That’s like warp speed for Cooke or almost any cine lens.
It depends on the nature of the lens. The objectives of SP3 were very clear. It’s a lens with an optical design that we have been using for a hundred years. The original Speed Panchro concept is very familiar. We have Panchro Classics in our series of lenses already—Full Frame and S35. The SP3 mechanics are all new because it’s a smaller and simpler design than our much larger PL lenses. But yes, the S8, by comparison, took over four or five years. That’s not necessarily actual development time—but rather, thinking and understanding what the flagship product should do.
How did the SP3 concept evolve?
We quickly created a design and a three-dimensional model. Because the SP3 is so much smaller, it needed a design that was going to work both ergonomically and cosmetically. Then we started talking to customers to get their reactions. That’s always interesting because your customers always have very useful opinions. I don’t think you can go to a customer with a blank sheet and say, “What should we do?” But, if you bring them something that’s partly formed, you get interesting ideas.
What parts of the market do these lenses address?
They are unashamedly for somebody who wants to create a look. Obviously, it’s a Cooke lens, so it has the Cooke Look. It’s the difference between just shooting things and shooting with style, which is what these lenses are designed to enable. We spent a lot of time talking to cinematographers: those who use Cooke lenses, others who only used them occasionally, and also those who had (gasp) never, ever tried a Cooke lens.
The techniques that cinematographers use to create drama and visual narrative are not always obvious, nor is the contribution that the hardware makes specifically, along with the actual person who uses it. A lot of our focus was to understand what segment of the middle market was using lenses creatively in their work.
Certainly, there is a much larger group of people who make perfectly nice factual productions, reality shows, documentaries or corporate videos that look entirely professional, do not intend to introduce any visual drama, and would not require a Cooke lens. SP3 may not be for that filmmaker. Or maybe it could be a turning point in these types of shows—an aspirational introduction into the world of the Cooke Look and how the attributes of the lens relate to creating a visual narrative that is the stuff of cinema as opposed to the stuff of factual image gathering.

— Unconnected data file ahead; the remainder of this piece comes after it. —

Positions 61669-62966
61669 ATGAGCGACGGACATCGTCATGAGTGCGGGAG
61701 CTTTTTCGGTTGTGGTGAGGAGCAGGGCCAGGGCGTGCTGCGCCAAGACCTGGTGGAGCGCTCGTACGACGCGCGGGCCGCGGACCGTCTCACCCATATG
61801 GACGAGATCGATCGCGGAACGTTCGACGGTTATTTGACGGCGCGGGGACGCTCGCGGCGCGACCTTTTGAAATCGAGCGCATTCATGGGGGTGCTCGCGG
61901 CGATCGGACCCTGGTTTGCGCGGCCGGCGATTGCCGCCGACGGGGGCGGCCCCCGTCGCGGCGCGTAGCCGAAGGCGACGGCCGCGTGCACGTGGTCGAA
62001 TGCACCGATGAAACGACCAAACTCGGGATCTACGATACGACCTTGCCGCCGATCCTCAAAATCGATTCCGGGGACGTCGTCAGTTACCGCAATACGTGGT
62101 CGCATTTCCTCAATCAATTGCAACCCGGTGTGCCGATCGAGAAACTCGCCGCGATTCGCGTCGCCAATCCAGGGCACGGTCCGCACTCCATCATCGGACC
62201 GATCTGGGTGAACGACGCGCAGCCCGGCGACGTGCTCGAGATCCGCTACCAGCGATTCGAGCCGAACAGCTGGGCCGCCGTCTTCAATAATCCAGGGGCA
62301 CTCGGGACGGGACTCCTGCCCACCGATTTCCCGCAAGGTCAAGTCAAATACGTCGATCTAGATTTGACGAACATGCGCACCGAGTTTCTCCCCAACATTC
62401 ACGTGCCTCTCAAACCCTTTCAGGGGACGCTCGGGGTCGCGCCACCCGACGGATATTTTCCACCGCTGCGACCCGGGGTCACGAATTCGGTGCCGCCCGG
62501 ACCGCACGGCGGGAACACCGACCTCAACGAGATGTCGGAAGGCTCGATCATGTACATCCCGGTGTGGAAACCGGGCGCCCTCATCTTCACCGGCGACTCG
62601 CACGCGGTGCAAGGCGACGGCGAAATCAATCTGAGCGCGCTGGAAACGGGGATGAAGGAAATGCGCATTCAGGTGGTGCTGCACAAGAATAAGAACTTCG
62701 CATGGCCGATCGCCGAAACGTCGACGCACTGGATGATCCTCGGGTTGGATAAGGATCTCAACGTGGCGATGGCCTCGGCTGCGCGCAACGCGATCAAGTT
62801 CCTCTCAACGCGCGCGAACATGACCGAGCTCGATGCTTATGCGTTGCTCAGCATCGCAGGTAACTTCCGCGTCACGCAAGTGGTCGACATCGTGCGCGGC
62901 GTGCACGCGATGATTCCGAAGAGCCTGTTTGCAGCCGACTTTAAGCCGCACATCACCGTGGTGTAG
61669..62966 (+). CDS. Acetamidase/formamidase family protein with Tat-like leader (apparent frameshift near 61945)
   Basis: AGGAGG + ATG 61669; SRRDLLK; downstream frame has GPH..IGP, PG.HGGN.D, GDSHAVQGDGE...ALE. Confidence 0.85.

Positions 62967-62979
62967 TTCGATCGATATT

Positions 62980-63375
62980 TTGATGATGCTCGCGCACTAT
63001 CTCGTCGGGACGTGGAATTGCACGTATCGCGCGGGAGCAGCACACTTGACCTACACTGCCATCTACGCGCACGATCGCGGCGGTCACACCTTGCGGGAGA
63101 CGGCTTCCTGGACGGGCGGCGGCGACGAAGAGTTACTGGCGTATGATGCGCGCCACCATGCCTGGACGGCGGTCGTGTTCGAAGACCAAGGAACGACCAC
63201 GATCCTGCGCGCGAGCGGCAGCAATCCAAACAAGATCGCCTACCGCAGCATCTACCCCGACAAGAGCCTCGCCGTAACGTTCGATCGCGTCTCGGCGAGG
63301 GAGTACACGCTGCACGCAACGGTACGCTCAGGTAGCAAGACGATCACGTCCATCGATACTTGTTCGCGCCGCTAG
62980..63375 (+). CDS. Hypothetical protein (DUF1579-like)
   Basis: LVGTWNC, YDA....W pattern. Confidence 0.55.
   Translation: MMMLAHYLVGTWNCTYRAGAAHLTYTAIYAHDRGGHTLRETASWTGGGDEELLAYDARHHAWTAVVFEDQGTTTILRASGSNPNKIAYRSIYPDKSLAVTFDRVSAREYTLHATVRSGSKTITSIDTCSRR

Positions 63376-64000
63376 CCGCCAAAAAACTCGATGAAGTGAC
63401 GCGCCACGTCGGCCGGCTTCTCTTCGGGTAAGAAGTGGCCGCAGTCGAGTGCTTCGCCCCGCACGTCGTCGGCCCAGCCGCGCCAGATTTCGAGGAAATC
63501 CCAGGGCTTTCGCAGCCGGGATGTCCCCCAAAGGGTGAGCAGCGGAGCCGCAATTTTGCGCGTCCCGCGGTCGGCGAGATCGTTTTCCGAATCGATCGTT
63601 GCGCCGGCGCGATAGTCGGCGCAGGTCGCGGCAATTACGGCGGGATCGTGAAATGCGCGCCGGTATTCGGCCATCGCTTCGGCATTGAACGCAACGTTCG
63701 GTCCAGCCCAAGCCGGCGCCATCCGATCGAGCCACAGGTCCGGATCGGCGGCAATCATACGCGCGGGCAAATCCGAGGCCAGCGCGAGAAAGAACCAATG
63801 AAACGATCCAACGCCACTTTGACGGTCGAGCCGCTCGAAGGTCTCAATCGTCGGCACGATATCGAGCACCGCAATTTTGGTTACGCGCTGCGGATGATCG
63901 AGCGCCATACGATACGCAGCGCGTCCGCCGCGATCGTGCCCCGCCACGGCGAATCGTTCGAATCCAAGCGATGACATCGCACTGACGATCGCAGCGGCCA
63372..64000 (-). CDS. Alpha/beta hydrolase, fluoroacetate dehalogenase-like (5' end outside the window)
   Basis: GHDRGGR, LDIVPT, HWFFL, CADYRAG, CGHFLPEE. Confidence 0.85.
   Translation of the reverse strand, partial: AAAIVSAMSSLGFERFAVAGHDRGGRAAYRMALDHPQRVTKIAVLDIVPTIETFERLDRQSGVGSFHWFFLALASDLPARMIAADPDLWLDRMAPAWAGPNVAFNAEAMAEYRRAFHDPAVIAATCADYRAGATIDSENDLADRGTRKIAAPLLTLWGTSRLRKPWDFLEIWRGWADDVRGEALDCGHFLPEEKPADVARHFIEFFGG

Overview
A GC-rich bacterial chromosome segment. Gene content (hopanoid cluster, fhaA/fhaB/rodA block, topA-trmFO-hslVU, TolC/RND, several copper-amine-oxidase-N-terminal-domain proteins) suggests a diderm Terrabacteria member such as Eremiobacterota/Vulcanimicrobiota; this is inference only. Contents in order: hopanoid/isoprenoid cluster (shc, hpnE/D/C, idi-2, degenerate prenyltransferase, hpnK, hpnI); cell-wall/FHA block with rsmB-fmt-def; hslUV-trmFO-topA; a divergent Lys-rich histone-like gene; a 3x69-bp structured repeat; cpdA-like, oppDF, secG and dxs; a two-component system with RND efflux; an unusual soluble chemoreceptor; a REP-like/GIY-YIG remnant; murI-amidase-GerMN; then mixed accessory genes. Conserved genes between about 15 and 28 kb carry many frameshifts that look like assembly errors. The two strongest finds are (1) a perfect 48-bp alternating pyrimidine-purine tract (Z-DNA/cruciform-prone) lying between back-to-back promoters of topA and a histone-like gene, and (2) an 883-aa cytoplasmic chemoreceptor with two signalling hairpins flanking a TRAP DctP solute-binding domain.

Are you concerned that SP3 might hurt sales of Cooke high-end lenses?
No, they define different universes. SP3 come in E, RF, M, L and other short flange back mounts. The rest of the Cooke series of lenses come in PL mount. Many cinematographers like small lenses on small cameras because they’re nimble, and that’s part of their view of the world. And I’ve met people who will only shoot on a camera with a PL mount and that will be their belief to the end of their days.
Do SP3 primes match ever-popular vintage Speed Panchros?
They match Cooke Panchro Classic very well. When we talk about actual vintage Speed Panchros, they were, of cours,e made for many decades and vary a good deal. They certainly exhibit very similar imaging characteristics. We believe there will be a market for cinematographers using the SP3 series on B, C and D cameras.
How did you decide what mounts SP3 would come in?
That’s an interesting question. We partly did that by market share, and by what we think our customers use. SP3 will come in E-mount at launch. RF Mount will follow shortly after launch and customers can receive them free of charge when buying a set. L-Mount and M-Mounch will be available as accessories, with M comeing in early 2024. Users can easily change the mount themselves.
Do people have to buy the whole set or can they buy the lenses individually?
You can buy the lenses one by one, or you can buy them as a set of lenses that come in a nice, free Peli-style case.
In-depth SP3 report coming soon in September edition of FDTimes.
Cooke SP3 images by Jon Fauer: